that of ‘fit.’
Focus: for what, where and when, and development goals
A clear talent management strategy gives focus through addressing three
■ The first is about for what part of the organisation – what kinds of job roles ‐ we
need a more purposeful approach to developing potential, in order to fill these
jobs well in future. So for example, we may be pitching at future senior
■ The second is where in the organisation (or outside it) the right kinds of people
may be found for the target roles and how far ahead – that is when – we need to
start developing them so that they will be good candidates by the time they
compete for the target roles. So, for example, we might be looking for senior
managers who are nearly ready if we have a strong pool of middle managers
with senior management potential. If, however, the pool is weak, we may need
to start much earlier and/or to improve our recruitment too.
■ The third part of any talent focus is has to be about the development outcomes we
are looking for to overcome potential resourcing difficulties. If we are not going
to achieve particular outcomes, there is no point in identifying talent pools. So,
to extend our senior management example, we might seek to give some of our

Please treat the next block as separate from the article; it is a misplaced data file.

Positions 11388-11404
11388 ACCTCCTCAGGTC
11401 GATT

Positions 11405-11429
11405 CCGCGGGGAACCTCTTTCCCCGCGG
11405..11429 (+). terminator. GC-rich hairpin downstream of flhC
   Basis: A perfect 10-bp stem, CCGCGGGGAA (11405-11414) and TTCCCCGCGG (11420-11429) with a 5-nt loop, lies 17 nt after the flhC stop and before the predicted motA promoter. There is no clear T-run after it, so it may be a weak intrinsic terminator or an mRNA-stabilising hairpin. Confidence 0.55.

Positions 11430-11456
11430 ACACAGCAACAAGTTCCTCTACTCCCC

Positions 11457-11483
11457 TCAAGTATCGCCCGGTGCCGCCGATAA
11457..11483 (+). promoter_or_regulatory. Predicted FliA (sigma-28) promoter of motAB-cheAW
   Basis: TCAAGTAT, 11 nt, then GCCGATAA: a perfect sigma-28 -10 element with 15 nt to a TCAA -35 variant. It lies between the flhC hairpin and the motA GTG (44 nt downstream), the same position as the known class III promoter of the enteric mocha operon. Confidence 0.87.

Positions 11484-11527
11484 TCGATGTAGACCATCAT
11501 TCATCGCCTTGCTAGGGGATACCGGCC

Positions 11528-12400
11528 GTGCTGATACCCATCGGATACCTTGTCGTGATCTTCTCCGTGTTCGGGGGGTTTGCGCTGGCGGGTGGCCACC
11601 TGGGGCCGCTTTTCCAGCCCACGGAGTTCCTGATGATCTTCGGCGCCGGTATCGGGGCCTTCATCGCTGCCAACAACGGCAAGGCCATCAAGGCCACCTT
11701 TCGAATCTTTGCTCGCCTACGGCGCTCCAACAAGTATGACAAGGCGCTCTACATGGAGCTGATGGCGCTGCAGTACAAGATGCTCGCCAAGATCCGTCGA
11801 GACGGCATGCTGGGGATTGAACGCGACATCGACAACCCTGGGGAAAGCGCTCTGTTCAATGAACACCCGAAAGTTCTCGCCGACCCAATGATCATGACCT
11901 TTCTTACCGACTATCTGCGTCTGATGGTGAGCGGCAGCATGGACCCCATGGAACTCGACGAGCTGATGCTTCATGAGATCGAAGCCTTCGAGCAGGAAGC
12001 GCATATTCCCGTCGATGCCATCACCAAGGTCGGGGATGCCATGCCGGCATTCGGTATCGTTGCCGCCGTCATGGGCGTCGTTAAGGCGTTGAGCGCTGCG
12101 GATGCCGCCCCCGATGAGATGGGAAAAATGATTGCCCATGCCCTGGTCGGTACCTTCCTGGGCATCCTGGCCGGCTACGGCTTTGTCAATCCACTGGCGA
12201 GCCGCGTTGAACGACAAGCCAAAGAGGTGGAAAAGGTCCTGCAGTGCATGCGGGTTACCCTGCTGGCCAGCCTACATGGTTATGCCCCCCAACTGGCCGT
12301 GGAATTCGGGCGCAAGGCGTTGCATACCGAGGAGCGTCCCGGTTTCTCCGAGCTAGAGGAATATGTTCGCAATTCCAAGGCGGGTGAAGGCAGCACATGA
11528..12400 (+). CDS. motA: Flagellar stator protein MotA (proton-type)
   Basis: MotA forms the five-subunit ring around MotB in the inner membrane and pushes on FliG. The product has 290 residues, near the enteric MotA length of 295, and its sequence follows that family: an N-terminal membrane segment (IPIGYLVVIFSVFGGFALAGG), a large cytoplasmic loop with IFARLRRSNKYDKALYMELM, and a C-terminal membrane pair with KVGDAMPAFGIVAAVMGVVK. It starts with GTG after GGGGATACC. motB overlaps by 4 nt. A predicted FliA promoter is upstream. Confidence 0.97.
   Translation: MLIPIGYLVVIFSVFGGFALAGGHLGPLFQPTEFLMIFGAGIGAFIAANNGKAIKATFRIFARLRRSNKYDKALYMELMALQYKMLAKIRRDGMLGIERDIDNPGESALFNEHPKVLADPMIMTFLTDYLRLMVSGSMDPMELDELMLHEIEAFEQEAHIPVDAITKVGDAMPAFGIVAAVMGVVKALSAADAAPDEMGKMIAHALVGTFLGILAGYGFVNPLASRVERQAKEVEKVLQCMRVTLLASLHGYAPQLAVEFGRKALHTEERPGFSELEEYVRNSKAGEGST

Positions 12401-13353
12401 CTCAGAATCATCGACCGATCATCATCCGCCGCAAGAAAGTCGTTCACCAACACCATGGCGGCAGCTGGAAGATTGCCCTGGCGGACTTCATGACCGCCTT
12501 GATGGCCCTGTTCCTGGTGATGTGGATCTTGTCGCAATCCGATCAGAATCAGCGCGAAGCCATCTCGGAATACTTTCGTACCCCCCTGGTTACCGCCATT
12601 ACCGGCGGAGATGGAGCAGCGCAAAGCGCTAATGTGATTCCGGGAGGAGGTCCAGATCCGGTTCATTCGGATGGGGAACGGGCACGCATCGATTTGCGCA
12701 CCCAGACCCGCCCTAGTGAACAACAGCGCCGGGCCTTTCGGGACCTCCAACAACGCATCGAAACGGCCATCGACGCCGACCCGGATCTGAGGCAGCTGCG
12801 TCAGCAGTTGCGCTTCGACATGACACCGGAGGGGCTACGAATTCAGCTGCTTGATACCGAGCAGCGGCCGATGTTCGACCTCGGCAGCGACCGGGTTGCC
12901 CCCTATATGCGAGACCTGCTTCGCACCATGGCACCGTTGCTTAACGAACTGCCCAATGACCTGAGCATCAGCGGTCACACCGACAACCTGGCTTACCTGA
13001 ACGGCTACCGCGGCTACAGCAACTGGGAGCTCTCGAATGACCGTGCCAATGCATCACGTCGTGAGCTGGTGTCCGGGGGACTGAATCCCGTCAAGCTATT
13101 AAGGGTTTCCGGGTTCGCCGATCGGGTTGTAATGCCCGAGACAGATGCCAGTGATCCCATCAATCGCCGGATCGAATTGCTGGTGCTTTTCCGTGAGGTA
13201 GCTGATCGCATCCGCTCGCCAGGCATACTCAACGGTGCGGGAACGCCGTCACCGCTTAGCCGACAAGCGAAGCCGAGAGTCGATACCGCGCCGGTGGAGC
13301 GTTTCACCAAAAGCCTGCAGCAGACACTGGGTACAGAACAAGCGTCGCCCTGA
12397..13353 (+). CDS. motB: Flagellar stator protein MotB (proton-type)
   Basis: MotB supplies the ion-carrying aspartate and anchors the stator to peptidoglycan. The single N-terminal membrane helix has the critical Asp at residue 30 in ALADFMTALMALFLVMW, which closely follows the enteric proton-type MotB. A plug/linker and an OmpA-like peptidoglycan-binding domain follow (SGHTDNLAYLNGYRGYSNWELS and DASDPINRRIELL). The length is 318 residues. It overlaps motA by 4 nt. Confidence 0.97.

good middle managers broader career experiences outside their own function
or business division. This will make them stronger candidates for a range of
potential senior management vacancies and also equip them to perform better if
they gain such a role.
Common types of talent focus
Different organisations have different resourcing challenges, draw on different
labour markets and operate on different timeframes. So they may well need
different types of focus for their talent management efforts.
There are many situations in which organisations attract quite good quality
recruits who can grow fairly naturally into more senior roles with appropriate
selection and learning and development as they progress. In such cases, we can
call the whole of workforce development ‘talent management’, but this may not
add much value to what we are already doing. Some organisations do choose to
Talent Management: Issues of Focus and Fit 3
of the UK public sector, intensive development support is often given for a period
of time to individuals who take on a very senior role for the first time, for example
a Board member of a health trust or local authority.
Meanwhile early career strategies are also pursued. So the UK Civil Service Fast